[ Related story: Why bimodal IT kills your culture and adds complexity ]
Business technology is Forrester’s answer
So if businesses shouldn’t adopt bimodal IT, then how should they address these growing concerns around the customer experience and innovation? Forrester suggests a unified department dubbed “business technology,” or BT, stating that it’s the best solution for businesses that don’t want to silo IT into two groups. According to Forrester, BT can engage the C-suite and board, making them more likely to work with IT to help improve the technology within the company. The study supports this idea, it found that 39 percent of North American and European service decision-makers began to prioritize digital, more training and education for executives naturally occurred, making everyone better informed.
Moving towards BT can also help business leaders feel more ownership over technology, according to the report. It means that technology experts from every department can work together in a cohesive way to elevate the business’ digital strategy. It creates an environment that is more focused on the customer experience, leading the way towards a more agile and efficient version of IT. Basically, Forrester wants businesses to redefine technology within the organization, rather than try to continue with a traditional IT approach.
And as McCarty points out, the study shows 67 percent of businesses are “undergoing a business transformation,” so it’s a good time to reimagine IT from the ground up. He says, “It does not make sense that firms will only be fine tuning IT at the edges. Given the increasing role of technology in engaging customers and differentiating products and services you need an IT transformation.”
Not everyone agrees
Some businesses, however have found success with a bimodal IT strategy and disagree with Forrester’s outlook on the concept. Avnet CIO, Steve Phillips, shifted his company to a bimodal IT format and has found it’s made the department run more efficiently and it hasn’t drawn a line in the sand between the “innovative” and “traditional” camps. “We found that bimodal IT provided a strategic approach to better meet the needs of our business. At Avnet, we’re using an agile development process for those systems that the business users interact the most. We always work in partnership with the business to develop our IT projects,” he says.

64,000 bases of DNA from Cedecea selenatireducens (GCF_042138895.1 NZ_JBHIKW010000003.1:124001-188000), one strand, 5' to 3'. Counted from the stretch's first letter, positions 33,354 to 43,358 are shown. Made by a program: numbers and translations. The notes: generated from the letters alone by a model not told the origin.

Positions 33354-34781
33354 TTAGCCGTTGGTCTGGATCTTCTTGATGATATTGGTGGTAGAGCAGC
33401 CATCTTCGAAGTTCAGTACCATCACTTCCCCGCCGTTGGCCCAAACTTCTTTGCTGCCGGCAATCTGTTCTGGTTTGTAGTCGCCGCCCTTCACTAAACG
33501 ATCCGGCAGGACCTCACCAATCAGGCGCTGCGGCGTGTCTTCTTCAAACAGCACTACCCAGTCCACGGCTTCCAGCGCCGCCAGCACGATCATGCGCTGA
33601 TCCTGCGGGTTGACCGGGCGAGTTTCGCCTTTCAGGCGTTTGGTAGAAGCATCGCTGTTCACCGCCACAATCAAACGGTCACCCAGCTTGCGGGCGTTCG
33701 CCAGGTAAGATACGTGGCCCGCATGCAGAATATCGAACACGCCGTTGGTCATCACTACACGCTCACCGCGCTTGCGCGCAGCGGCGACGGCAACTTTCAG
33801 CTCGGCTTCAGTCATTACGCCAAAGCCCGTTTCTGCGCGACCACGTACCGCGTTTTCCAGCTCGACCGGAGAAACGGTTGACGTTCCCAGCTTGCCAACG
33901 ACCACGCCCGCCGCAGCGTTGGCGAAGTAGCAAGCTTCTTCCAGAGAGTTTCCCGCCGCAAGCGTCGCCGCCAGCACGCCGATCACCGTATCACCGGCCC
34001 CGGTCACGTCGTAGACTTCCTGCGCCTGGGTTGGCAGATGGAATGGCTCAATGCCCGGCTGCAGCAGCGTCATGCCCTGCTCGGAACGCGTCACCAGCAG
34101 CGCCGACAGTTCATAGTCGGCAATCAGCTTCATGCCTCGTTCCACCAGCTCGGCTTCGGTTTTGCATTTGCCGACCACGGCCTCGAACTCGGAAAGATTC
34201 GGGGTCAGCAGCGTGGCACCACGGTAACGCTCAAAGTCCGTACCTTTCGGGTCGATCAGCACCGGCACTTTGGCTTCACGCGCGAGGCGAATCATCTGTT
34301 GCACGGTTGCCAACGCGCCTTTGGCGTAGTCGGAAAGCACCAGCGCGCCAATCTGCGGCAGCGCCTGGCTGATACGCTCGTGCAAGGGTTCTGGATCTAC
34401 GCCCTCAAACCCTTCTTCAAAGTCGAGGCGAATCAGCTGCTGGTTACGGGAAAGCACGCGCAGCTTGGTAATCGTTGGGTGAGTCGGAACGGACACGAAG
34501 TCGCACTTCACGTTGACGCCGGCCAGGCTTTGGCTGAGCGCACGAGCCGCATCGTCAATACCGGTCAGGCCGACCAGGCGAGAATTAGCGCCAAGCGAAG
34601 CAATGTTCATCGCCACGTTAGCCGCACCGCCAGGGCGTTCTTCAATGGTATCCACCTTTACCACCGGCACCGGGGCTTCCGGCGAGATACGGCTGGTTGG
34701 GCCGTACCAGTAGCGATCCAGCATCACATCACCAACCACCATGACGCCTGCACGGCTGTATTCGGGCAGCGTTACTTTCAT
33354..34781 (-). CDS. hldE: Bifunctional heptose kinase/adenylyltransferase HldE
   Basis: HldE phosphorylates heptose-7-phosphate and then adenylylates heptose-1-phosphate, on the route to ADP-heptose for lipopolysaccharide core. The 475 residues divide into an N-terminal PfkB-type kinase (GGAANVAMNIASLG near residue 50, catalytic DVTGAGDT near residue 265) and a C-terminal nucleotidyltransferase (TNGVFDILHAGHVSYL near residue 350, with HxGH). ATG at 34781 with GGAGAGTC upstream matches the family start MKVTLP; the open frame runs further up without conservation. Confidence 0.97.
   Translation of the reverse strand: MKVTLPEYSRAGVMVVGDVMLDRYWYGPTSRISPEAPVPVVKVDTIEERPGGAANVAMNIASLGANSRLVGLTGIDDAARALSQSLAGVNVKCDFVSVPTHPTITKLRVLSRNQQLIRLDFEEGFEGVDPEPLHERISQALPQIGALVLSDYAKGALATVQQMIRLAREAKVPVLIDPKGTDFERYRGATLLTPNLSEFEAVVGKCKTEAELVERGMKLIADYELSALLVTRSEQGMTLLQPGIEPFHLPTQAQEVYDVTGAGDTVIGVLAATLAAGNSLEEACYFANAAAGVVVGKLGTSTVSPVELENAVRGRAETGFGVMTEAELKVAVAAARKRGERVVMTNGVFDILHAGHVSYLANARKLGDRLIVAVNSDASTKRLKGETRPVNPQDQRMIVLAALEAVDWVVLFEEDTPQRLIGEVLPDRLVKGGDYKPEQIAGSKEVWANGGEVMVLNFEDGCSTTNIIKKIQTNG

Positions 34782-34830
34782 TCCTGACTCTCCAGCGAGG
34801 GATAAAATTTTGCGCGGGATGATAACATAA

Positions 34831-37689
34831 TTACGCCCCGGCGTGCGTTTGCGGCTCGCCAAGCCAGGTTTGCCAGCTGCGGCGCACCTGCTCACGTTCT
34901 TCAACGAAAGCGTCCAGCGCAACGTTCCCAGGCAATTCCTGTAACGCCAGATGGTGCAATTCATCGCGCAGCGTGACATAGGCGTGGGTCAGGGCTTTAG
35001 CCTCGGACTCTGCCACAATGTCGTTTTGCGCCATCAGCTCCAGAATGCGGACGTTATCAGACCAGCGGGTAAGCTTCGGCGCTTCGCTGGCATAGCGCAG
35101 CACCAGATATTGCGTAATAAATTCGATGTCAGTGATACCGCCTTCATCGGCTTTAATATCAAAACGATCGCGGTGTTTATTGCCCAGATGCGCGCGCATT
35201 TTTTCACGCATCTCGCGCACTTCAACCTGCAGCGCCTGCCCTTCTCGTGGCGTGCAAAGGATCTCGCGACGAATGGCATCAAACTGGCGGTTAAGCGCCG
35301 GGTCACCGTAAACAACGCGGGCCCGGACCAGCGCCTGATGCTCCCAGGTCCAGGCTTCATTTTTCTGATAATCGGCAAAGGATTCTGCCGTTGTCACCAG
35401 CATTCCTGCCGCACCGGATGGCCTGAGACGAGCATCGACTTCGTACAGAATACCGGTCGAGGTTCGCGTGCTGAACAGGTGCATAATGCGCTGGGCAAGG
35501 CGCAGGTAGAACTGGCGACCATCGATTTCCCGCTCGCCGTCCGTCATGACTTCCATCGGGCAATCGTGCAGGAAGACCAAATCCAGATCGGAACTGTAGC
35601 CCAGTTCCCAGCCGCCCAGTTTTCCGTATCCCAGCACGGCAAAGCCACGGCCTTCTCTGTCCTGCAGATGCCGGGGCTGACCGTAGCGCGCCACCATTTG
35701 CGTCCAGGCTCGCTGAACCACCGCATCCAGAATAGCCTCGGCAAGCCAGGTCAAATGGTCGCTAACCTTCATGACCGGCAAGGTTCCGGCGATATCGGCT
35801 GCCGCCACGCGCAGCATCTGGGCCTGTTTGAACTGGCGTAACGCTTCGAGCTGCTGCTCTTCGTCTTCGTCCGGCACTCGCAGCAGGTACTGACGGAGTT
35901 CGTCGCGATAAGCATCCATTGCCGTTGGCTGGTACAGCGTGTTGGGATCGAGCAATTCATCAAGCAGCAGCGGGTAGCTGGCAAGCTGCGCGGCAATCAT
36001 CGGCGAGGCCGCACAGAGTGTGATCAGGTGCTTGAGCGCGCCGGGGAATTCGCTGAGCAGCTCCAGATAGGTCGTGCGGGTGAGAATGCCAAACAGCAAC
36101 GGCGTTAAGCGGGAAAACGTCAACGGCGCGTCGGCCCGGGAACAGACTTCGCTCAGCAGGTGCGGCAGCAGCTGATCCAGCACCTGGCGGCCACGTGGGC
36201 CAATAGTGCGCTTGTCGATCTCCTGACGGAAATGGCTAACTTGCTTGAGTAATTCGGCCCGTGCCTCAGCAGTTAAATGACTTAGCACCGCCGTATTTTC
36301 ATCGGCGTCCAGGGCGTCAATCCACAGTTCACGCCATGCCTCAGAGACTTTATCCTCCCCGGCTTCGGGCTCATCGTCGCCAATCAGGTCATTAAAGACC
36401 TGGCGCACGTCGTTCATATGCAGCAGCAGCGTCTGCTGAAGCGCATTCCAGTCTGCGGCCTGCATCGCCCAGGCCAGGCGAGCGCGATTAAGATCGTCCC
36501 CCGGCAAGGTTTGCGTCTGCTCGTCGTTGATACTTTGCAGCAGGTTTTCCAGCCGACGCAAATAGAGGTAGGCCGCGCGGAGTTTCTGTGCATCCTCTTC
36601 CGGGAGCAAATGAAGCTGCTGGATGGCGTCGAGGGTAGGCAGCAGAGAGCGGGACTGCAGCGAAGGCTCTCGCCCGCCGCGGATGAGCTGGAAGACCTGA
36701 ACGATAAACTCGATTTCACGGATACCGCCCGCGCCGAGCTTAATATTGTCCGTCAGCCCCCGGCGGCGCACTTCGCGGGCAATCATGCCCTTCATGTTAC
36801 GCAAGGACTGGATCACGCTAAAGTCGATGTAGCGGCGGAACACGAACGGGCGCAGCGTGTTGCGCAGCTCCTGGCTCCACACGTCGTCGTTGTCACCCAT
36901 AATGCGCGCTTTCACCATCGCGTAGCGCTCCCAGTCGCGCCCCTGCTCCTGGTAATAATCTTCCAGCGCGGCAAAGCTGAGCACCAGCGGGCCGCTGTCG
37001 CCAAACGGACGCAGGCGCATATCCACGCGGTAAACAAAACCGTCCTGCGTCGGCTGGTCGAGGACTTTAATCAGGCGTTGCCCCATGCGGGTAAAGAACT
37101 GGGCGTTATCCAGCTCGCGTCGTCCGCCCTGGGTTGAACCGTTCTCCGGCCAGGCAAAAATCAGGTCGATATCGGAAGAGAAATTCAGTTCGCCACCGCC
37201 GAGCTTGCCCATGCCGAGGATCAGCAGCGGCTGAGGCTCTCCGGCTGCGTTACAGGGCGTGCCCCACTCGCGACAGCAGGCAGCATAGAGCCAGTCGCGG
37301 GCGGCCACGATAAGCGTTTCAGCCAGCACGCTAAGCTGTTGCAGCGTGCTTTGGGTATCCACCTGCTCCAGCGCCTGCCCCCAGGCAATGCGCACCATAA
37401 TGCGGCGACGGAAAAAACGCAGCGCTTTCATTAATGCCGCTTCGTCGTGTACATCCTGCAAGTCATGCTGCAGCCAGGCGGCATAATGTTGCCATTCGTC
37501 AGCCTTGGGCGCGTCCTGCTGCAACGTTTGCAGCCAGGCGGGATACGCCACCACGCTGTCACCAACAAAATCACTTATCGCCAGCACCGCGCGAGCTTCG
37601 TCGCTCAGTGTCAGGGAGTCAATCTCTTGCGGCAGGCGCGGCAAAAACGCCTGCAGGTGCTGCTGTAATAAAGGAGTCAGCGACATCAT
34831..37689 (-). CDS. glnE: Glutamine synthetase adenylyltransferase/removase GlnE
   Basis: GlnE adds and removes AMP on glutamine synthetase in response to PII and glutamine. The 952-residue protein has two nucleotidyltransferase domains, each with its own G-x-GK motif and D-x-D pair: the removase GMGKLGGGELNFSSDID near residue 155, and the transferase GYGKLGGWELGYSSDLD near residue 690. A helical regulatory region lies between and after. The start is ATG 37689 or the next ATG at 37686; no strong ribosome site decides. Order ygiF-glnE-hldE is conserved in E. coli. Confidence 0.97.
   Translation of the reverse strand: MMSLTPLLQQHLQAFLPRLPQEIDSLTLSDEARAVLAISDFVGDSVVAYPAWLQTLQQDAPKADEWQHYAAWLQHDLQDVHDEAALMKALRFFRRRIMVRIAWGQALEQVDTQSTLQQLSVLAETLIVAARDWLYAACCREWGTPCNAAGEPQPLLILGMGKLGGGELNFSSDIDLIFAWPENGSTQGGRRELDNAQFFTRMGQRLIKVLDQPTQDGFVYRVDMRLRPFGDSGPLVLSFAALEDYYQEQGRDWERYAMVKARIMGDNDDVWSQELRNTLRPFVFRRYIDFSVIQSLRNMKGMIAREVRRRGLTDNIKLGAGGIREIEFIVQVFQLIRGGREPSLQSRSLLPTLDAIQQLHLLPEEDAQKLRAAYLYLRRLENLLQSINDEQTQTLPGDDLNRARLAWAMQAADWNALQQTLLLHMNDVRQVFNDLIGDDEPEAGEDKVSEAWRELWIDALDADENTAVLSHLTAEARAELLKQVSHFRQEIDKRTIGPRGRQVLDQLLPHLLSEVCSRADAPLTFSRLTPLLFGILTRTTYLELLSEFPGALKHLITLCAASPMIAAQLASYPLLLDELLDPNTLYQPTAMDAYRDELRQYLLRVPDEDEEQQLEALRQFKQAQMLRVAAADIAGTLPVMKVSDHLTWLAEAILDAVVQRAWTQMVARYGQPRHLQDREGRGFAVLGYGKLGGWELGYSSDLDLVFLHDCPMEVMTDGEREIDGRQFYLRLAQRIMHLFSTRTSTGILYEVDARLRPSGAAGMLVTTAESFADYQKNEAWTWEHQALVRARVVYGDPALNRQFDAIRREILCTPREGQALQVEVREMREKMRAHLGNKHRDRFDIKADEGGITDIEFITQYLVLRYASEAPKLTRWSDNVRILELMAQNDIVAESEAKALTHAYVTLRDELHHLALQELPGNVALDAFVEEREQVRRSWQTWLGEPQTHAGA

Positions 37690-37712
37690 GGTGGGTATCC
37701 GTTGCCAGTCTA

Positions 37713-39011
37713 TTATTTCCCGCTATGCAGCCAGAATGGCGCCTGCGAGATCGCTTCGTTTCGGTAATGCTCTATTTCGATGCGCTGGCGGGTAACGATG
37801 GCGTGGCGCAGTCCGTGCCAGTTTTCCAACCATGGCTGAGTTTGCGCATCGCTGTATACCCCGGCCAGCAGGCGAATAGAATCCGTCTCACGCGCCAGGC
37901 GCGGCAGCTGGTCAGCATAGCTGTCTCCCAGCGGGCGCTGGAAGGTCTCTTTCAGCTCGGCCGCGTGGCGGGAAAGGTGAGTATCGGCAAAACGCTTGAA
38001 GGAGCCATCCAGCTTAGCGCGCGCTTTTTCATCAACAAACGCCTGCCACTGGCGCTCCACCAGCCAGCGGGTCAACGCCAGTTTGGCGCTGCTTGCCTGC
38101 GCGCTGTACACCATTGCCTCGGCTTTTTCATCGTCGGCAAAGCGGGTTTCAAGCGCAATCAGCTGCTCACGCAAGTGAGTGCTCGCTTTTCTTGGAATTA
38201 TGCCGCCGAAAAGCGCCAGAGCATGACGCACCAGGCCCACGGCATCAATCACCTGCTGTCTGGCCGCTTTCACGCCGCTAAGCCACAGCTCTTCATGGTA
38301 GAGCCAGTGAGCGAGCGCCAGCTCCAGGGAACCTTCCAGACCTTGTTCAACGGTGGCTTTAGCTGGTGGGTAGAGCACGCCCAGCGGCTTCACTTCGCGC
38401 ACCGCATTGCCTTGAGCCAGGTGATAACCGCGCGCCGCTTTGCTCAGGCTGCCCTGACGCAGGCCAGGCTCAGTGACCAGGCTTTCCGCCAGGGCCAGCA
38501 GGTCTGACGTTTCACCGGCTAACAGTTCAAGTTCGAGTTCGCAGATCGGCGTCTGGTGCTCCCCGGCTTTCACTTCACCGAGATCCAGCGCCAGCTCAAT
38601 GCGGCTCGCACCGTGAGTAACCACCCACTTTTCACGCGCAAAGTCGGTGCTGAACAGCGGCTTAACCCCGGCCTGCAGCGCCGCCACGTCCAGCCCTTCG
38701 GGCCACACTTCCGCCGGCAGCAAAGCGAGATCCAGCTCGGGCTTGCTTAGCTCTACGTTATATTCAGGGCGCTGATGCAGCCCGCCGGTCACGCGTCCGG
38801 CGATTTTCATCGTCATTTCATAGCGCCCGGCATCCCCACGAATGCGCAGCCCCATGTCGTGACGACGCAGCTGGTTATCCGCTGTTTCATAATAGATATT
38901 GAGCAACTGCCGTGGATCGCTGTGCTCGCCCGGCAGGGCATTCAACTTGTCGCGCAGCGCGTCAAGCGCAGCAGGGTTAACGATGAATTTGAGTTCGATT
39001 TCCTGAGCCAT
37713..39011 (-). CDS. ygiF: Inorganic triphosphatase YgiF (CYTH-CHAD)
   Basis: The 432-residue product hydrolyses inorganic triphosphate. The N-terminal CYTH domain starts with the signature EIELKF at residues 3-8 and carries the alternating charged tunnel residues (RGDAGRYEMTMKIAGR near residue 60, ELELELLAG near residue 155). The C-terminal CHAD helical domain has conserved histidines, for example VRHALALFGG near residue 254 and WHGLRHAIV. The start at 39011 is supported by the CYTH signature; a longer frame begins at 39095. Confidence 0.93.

For Phillips, bimodal IT hasn’t brought on a lot of the challenges that Forrester outlines; perhaps because they alter their approach depending on the project. At Avnet, Phillips says they still approach collaborative projects differently than ones that require a more systematic approach. For him, “bimodal IT is really about selecting the right tool for the job.” And for businesses that want to adopt bimodal IT, this seems to be the real key — adapting bimodal IT in a way that works for the business, not changing the business to work with bimodal IT.
“Bimodal is more about the way requirements are captured and documented, development tasks are prioritized and the systems are delivered. Development teams have been delivering innovation through traditional methodologies for as long as IT has existed, and to suggest otherwise would imply that systems have never evolved,” says Phillips.
In this instance, Avnet has built its own approach to Gartner’s bimodal IT strategy, and for them it’s worked. That suggests that it might not necessarily be detrimental to a business if they choose to side with bimodal IT over business technology, but that businesses need to define their own approach. And, what both Gartner and Forrester propose, at a fundamental level, are new and unique ways to envision the future of IT.
Learn from bimodal IT mistakes
While Forrester has a new approach to IT with Business Technology, that doesn’t mean bimodal IT should be thrown out the window either. Like in the case of Avnet, who avoided many of the proposed pitfalls of bimodal IT, it certainly works for some companies, but each corporation will undoubtedly need to reconsider its approach to technology. It’s especially important as the environment shifts to improving the customer experience, as Forrester states. The biggest take away is that however you approach IT, it needs to be holistic, and it should involve the C-suite and board members, so that everyone understands the vital role technology plays in the enterprise.
The bottom line is that bimodal IT isn’t a one-size- fits all solution, and BT most likely isn’t either. According to McCarty, for a successful IT remodel, the biggest takeaway is that IT isn’t just about IT anymore, so businesses need to focus on the growing involvement of technology in every industry and department.
“The bimodal IT approach puts all the change on the shoulders of IT. But in reality, product development, field service, ecommerce, customer experience and new media need to step up their game in the digital era,” McCarty says.
This article was written by Sarah K. White from CIO and was legally licensed through the NewsCred publisher network.